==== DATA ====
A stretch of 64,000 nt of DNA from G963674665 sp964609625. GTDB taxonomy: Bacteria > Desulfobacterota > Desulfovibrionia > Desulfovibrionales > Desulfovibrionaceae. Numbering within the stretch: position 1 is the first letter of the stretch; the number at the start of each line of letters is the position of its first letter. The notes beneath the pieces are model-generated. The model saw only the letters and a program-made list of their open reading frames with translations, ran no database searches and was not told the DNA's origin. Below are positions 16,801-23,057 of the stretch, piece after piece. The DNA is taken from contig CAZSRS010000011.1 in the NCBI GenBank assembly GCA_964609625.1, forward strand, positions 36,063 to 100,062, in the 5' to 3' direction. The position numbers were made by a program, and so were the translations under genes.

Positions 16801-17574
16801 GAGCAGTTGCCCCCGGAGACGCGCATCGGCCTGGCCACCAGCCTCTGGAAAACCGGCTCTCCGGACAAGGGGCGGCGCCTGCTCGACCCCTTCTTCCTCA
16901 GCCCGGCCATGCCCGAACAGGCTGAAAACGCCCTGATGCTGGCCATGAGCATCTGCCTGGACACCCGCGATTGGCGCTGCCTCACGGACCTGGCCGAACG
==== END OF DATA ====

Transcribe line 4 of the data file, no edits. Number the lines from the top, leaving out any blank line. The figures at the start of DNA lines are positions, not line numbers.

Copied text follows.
16901 GCCCGGCCATGCCCGAACAGGCTGAAAACGCCCTGATGCTGGCCATGAGCATCTGCCTGGACACCCGCGATTGGCGCTGCCTCACGGACCTGGCCGAACG